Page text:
To any designer, this should be seen as a classic design problem and a major opportunity to start thinking differently about the future of designing with water and the benefits water reuse holds for the projects we design and build. Success is having the framework to navigate the design process to onsite water reuse.

To that end, the water reuse working group of design professionals is developing the guide to integrating onsite water reuse into the design process, and it will be released this summer. Using an architect-friendly, visually appealing interface, the guide will offer tips for talking about and implementing onsite water reuse, go over whether water reuse is appropriate for your project, discuss strategies for getting projects permitted and provide descriptions of current onsite treatment technologies.

See more upcoming USGBC Northern California learning opportunities

Support sustainability this school year with the Connect the Dots program

August 4, 2017
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USGBC's Connect the Dots: Green Schools Challenge program challenges K–12 schools across Virginia, Washington, D.C., Maryland and West Virginia to develop and implement the most creative, effective, no- or low-cost sustainable practices for their schools and communities.

Any school sustainability initiative can be a Connect the Dots project! Projects can engage the entire school, a grade level or a single classroom. Schools are matched with volunteer mentors who help plan projects and make connections to environmental partners, resources and subject matter experts.

We’re currently seeking volunteer mentors and interested school participants for the 2017–2018 school year.

Participating schools can target projects over the course of the school year that aim to lower school operating maintenance costs, improve indoor air quality and/or conserve natural resources. Schools are encouraged to register their projects as part of USGBC’s annual Green Apple Day of Service campaign to access additional funding and project planning resources. Past projects have included:

  • Implementation of schoolwide recycling and composting
  • Energy audits
  • Installation of outdoor gardens and rainwater collection barrels
  • Environmental awareness assemblies and tours

View ideas for service projects.

The schools that most effectively meet this challenge are rewarded for their achievements at a ceremony around the tie of Earth Day. Participation requires a final project report, due at the end of March. Check out the 2016–2017 project participants and award winners.

Connect the Dots is right for you if

  • You’re a teacher or administrator with an interest in advocating for school sustainability and aren't sure where to start.
  • You’re a school staff member with a great classroom sustainability project in mind that could use some help taking ideas to action.
  • You’re a building/design professional looking to give back to your community and share your knowledge with the next generation.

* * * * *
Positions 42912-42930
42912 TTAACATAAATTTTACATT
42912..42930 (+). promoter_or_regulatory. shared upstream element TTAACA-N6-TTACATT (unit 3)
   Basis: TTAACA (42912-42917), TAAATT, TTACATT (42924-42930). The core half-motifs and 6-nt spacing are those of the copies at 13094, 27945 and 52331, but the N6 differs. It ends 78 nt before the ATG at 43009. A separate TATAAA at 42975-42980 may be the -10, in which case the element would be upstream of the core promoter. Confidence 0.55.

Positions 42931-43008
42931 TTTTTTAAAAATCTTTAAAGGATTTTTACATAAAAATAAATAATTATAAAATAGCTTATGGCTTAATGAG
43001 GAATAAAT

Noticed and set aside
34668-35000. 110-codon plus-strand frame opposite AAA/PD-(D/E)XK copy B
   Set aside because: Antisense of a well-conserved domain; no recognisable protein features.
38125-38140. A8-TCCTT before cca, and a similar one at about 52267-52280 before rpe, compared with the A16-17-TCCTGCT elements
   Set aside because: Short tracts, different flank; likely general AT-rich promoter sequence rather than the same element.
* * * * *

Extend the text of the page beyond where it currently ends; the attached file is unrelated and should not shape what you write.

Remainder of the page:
• You’re a parent with expertise in green building and want to promote a better learning environment for your local school.

Sign up to be a volunteer mentor by October 13. The deadline to register your school to participate the same date.

Register your school for the Connect the Dots Program

Leadership platforms: Building education opportunities for your WELL community (USGBC Minnesota)

August 3, 2017
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The USGBC Minnesota community recognizes that whatever the challenges, we need the right people, tools and platforms to solve them. With increasing focus on not only reducing our environmental impact, but also improving our health and well-being, we have embraced the WELL Building Standard.

Over the summer of 2017, USGBC Minnesota is featuring three articles that focus on the action being taken to improve health and well-being in the built environment. Join us as we investigate this leadership platform through the lens of the Minnesota WELL Collaborative, the efforts to increase educational opportunities and achieving WELL AP credentials and a case study of one of the first projects in Minnesota registered under WELL.

They say that it is an honor just to be asked. When you are one of the first, though, that honor can seem rather daunting. Early this year, BWBR hosted a USGBC Minnesota Green Scene event, the first one approved in the region for WELL continuing education credits. Although GBCI now has very specific criteria for earning CE for LEED, WELL and general credits, at the time the process for earning specific credits was developing. The relatively young WELL program also added to the challenge.

Touring the BWBR offices

Touring the BWBR offices.

The criteria for achieving accreditation is straightforward: develop four learning objectives (for WELL, make sure three of those objectives speak to the WELL standards) and make sure the information is fact-based (not opinion). There are other criteria related to the allocation of credits, placement of logos, distribution of certificates and advertisement of the course in relation to exam preparation.

Still, the criteria is more of a how-to guide, rather than a what, and for such a young program as WELL, that gave BWBR the opportunity to evaluate both how we are developing toward a firm promoting WELL and what the firm is doing to incorporate WELL into projects. We formed our talking points by examining what the design community could learn from our activities and what we could present that was useful for illustration.